• When upgrading vCenter 6.0 the deployment model already in place will be migrated. When upgrading vCenter 5.5 the following will apply:
    • If SSO was installed on a different machine from vCenter Server then the machines running SSO will become external Platform Services Controllers.
    • If SSO was installed on the same machine as vCenter Server then this becomes vCenter Server with embedded Platform Services Controller.
  • In this post we will be upgrading a Windows vCenter 6.0 using the embedded deployment model. If you are using an external deployment model the PSC must be upgraded before the vCenter.

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Hardware Considerations

  • Windows vCenter Server with embedded PSC requires the following hardware resources:
    • Tiny (up to 10 hosts, 100 VMs) – 2 CPUs, 10 GB RAM.
    • Small (up to 100 hosts, 1000 VMs) – 4 CPUs, 16 GB RAM.
    • Medium (up to 400 hosts, 4000 VMs) – 8 CPUs, 24 GB RAM.
    • Large (up to 1000 hosts, 10,000 VMs) – 16 CPUs, 32 GB RAM.
    • X-Large (up to 2000 hosts, 35,000 VMs) – 24 CPUs, 48 GB RAM – new to v6.5.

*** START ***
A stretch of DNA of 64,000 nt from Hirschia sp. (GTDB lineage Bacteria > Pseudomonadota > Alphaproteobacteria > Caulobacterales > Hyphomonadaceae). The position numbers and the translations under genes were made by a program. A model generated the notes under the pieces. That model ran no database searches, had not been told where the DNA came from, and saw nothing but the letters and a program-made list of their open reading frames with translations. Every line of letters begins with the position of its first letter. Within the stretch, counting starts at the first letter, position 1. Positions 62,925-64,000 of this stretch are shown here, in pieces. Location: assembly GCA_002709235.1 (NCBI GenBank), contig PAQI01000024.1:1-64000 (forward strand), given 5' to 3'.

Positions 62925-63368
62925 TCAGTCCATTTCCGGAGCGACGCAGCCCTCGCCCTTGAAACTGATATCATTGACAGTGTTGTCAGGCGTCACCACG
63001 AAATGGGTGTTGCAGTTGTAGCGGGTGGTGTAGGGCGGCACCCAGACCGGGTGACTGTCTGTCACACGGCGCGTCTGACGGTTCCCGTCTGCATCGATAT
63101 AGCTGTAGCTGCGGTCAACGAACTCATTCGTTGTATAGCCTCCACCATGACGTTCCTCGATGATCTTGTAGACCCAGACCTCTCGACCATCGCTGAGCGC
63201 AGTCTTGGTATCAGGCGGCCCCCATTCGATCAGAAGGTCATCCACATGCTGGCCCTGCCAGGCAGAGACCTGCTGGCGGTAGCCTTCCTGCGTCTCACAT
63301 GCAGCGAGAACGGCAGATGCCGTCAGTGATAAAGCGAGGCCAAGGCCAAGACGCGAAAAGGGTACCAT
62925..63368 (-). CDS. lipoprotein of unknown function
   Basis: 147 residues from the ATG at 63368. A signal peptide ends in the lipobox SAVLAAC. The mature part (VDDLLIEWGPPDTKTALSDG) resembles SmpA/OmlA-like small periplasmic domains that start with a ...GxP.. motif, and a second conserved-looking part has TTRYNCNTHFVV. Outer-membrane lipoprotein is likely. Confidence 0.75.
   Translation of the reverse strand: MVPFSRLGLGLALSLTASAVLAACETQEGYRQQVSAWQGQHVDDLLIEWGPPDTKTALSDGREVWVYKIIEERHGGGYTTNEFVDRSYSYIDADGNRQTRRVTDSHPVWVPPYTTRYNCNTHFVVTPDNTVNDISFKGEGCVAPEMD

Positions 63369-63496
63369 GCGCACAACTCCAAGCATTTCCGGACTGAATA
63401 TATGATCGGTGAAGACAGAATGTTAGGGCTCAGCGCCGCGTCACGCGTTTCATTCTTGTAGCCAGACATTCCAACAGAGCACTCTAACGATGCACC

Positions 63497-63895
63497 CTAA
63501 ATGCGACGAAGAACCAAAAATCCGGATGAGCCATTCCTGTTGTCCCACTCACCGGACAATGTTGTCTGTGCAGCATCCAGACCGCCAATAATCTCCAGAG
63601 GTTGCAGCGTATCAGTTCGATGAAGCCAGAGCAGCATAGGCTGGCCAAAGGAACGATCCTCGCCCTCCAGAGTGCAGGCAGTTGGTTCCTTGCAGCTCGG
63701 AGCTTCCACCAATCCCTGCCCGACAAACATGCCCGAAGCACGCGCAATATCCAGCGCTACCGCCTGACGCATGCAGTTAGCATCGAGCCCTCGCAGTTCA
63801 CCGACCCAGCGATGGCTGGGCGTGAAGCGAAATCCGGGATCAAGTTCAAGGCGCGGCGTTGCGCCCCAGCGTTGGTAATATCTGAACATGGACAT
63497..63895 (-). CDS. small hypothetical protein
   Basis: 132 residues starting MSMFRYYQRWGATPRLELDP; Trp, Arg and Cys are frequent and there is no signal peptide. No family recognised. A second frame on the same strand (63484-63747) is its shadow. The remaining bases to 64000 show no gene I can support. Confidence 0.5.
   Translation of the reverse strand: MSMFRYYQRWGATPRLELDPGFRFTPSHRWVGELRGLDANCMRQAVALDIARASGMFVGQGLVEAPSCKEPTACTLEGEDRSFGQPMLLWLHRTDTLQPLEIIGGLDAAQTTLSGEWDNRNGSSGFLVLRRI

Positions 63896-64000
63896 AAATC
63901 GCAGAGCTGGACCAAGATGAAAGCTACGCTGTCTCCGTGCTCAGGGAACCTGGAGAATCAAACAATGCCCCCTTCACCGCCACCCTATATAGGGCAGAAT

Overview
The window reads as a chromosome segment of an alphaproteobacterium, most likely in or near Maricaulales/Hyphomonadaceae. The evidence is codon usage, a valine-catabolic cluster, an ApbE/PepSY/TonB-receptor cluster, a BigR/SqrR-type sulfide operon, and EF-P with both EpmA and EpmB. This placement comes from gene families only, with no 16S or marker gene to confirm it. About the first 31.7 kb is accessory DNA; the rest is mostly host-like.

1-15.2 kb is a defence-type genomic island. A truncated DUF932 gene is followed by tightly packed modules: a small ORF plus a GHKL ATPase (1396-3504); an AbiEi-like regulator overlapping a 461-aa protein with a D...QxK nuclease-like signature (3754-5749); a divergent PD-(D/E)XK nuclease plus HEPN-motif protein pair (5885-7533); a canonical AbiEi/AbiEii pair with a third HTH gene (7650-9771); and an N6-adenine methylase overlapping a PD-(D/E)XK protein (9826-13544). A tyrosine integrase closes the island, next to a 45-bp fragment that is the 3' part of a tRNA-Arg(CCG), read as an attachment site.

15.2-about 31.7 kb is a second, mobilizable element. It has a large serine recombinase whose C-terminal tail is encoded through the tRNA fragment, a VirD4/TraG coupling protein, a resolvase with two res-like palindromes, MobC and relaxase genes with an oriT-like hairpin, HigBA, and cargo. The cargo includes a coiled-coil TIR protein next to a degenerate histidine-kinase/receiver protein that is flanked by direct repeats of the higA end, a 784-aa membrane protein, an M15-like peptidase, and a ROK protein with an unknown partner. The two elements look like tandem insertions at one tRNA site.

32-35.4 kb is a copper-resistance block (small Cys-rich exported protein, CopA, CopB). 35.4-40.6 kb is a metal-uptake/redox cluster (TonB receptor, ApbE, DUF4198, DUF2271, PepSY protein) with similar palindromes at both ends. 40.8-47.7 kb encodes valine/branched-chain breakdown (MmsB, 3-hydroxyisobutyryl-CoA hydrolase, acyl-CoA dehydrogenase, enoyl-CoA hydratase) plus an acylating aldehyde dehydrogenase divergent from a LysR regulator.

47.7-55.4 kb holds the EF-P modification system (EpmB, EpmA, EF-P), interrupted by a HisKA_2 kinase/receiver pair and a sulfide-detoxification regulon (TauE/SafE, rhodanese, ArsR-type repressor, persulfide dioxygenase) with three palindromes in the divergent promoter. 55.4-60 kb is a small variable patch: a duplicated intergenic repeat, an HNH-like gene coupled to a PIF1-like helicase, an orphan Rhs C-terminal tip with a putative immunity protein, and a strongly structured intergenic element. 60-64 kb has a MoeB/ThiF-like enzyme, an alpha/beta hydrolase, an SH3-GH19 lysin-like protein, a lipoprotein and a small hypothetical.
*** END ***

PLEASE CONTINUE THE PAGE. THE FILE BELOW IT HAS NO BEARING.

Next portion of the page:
• Where the PSC is deployed on a separate machine this requires 2 CPUs, 4 GB RAM.
  • Environments with ESXi host(s) with more than 512 LUNs and 2048 paths should be sized large or x-large.
  • The Windows vCenter Server requires the following free disk space for installation: (the first 2 may not necessarily be the system drive depending on installation location) Program Files 6 GB, Program Data 8 GB, System folder 3 GB. The PSC machine requires; Program Files 1 GB, Program Data 2 GB, System folder 1 GB.

Other Considerations

Installation

Download the VMware vCenter Server and Modules for Windows ISO from VMware downloads: v6.5.0 | v6.5.0 U1.

Mount the ISO and right click autorun.exe, select Run as administrator. The VMware vCenter Installer will open. Ensure vCenter Server for Windows is selected and click Install.

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The vCenter Server 6.5 Installer will open in a separate window, the existing installation is auto-detected, click Next.

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Accept the end user license agreement and click Next.

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Enter the SSO administrator password, if you removed this account from the vCenter administrators enter the credentials of a vCenter administrator. Click Next.